Coming from the Eastern Shore, it was pretty much a given that our family would have Chesapeake Bay Retrievers. Family lore links Harpers to Chessies back at least four generations, but who knows? It could run much deeper. All I knew was when I grew up was that we had Chesapeakes, my uncle’s family had Chesapeakes, my grandparents had Chesapeakes….and the old family stories we heard around the Thanksgiving table always had a Chesapeake or two in them. Additionally, an awful lot of these dogs were named “Bob”, after “Gypsy Bob”, the great dog of my grandfather’s youth.
The family lore behind Gypsy Bob was rich. As an AKC breeder who has witnessed simple stories become definitive breed history, I was mighty skeptical about some of the claims. The three biggest assertions I scoffed were that Gypsy Bob was undefeated in his lifetime and had won at Westminster, that he was the first field champion in the breed, and that he was the foundation dog for all Chesapeakes. Lofty yarns, but were there any kernels truths in them?
A few years ago, my folks lost their much beloved and last Chesapeake “Buzz” (short for Buzzard’s Bay, not Buzz Lightyear) to liver cancer. Generally, when a diagnosis of liver cancer comes down, a dog has only a couple of weeks to live. Dad kept that dog alive for months, hand feeding him anything he would take. Lorna Doone shortbreads made up the entirety of his diet at some points. Dad figured, as long as Buzz continued to enjoy his walks through the woods, he would fight for him. But Buzz finally passed away, and for the first time, my folks were dog-less.
A little thought entered my head. I wondered if any lines still existed that came down from the original Gypsy Bob? If so, perhaps I could surprise my folks with a pup. But where to start?
The internet is such a great resource. I found a couple of Chesapeake Bay Retriever sites and started digging. For as great as the family lore said he was to the breed, you would have thought he’d’ve had a mention. I wrote to the contacts on the websites, but I can’t blame them for being skeptical: looking for information on a family pet from the 20’s. No one was able to turn anything up. Finally, I took a chance and wrote to the Westminster Kennel Club, and lo! David Frei wrote back. There had indeed been a Gypsy Bob shown at Westminster and won his class, and I had an AKC registration number: 370471. This was the key to a very long journey.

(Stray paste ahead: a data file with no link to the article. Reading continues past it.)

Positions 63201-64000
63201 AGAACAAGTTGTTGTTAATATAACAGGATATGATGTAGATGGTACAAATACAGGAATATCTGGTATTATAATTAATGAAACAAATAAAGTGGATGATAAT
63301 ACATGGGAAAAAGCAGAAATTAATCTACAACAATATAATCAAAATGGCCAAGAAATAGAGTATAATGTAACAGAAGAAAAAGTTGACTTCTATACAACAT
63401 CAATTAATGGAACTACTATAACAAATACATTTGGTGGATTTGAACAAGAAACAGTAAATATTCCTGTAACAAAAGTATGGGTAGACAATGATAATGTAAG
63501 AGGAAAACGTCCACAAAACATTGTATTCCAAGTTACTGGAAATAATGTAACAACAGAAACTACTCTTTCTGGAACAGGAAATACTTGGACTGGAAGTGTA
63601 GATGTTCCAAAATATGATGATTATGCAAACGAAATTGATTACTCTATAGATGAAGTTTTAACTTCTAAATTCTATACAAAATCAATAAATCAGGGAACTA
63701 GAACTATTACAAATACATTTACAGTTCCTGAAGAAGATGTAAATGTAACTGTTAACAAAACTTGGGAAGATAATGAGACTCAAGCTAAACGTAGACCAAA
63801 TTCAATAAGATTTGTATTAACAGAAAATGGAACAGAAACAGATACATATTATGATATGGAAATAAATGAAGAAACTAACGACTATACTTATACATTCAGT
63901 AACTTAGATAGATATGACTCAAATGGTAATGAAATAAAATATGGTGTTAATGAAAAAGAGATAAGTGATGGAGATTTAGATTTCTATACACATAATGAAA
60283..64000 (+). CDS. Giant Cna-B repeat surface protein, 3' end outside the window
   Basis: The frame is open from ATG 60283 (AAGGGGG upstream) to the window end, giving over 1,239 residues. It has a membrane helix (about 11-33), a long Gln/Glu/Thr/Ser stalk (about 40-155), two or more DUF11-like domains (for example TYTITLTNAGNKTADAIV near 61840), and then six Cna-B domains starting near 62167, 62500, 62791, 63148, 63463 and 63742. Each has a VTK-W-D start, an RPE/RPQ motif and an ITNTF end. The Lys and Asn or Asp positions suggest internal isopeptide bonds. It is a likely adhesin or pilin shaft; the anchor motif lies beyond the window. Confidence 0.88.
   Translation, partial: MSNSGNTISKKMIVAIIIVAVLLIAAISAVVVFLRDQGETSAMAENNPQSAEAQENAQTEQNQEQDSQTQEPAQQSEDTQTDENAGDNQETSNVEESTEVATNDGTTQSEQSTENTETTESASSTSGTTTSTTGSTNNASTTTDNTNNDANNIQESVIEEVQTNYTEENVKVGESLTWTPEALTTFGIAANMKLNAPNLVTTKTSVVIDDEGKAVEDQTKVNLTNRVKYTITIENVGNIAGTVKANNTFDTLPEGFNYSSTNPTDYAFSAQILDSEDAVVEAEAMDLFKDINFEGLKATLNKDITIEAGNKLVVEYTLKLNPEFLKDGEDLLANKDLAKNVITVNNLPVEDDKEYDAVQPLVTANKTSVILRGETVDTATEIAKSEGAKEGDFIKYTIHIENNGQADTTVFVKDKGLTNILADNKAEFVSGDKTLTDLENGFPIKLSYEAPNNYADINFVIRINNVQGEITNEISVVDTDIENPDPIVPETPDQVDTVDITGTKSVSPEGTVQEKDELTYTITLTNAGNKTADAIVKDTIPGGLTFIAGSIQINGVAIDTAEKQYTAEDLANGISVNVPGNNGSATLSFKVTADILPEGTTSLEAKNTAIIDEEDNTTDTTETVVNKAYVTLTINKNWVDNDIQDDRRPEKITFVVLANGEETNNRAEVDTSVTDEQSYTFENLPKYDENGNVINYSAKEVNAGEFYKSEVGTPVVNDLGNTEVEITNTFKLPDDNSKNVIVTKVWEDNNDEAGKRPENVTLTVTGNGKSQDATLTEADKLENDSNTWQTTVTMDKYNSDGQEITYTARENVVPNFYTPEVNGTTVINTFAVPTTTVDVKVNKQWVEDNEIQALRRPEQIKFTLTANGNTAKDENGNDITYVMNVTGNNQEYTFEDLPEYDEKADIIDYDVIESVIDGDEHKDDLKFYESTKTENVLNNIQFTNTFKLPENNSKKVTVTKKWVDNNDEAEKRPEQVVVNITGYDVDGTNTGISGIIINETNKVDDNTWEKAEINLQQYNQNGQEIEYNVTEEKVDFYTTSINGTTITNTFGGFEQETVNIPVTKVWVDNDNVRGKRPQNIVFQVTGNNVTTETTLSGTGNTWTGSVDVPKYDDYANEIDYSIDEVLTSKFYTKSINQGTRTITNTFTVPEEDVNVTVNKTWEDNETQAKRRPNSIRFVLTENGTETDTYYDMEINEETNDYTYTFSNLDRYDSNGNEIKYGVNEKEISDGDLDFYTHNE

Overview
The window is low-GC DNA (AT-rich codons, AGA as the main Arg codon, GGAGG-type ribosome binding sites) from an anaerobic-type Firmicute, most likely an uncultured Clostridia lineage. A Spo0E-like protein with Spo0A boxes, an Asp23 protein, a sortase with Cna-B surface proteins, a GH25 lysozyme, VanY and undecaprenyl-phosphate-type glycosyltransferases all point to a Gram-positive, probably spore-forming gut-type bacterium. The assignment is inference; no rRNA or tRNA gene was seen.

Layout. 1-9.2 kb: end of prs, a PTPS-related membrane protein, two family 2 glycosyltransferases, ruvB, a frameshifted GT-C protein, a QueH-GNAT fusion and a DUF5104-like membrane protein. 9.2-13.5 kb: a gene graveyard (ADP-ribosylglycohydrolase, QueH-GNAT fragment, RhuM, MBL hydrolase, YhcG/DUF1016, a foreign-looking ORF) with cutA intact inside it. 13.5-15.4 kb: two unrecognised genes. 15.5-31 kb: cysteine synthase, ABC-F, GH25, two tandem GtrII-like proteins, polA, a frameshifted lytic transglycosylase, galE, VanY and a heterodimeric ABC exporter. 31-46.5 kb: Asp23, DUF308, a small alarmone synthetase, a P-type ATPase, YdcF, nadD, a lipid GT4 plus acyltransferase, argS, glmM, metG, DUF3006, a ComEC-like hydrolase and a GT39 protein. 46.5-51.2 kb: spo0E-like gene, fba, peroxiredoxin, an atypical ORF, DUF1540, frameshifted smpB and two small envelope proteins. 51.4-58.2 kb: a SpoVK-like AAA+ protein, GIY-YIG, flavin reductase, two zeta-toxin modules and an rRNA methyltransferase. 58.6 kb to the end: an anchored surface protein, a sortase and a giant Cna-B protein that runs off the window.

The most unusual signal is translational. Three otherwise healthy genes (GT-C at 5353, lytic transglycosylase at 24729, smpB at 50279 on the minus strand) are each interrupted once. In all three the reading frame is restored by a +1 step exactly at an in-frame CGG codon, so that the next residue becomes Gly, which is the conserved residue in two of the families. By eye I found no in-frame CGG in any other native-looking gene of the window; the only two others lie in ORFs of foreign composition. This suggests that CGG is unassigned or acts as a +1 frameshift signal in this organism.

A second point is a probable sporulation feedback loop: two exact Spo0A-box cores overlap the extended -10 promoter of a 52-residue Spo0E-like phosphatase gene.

My father suggested I write to his cousin Tom Harper in Ohio to see if he had any information on Gypsy Bob. The dog was given by my great-grandfather George Washington Harper to Tom’s father (Gale) and my father’s father (Jack) when they were boys. Tom was amazed at how little I knew about my own family and the famous dog his father Gale showed at Westminster as a teenager.
My great-grandfather, a renowned lawyer and antiques connoisseur, went to Westminster and helped exercise dogs whose owners were not at the show. There, he fell in love with Gypsy Bob and purchased him for his sons Gale and Jack. The boys raised enough money to buy a female Chesapeake and begin a breeding program. Evidently, Gale was bitten by the show and breeding bug; he was the one actively showing at Westminster.
Of course, Westminster, while prestigious, was a much smaller show back then. The AKC itself was only 50 years old. Retrievers were divided into two classes: Labradors and Other Retrievers. The Group system did not come into being until the mid-20’s. Still, at that time there were a lot of big names in Chesapeakes: the Hursts and Belmonts both had large breeding kennels and professional staff to train and show the dogs. Those names are well-remembered by the Chesapeake history books. No one remembers Gale Harper, teenage boy, whose dog beat them all.
Armed with a registration number and the knowledge that Bob had been at Westminster, my efforts redoubled. I was able to track down a couple of archived NY Times articles reporting the results of shows in 1921 and 1924. The microfiche type was so tiny, I had to use a magnifying glass to read it, but both articles listed Gypsy Bob, owned by G. Harper, as having exhibited. In 1924, he also won his class. And in show speak, that does indeed make him a “Westminster winner”. Tick that bit of family lore off as “true”!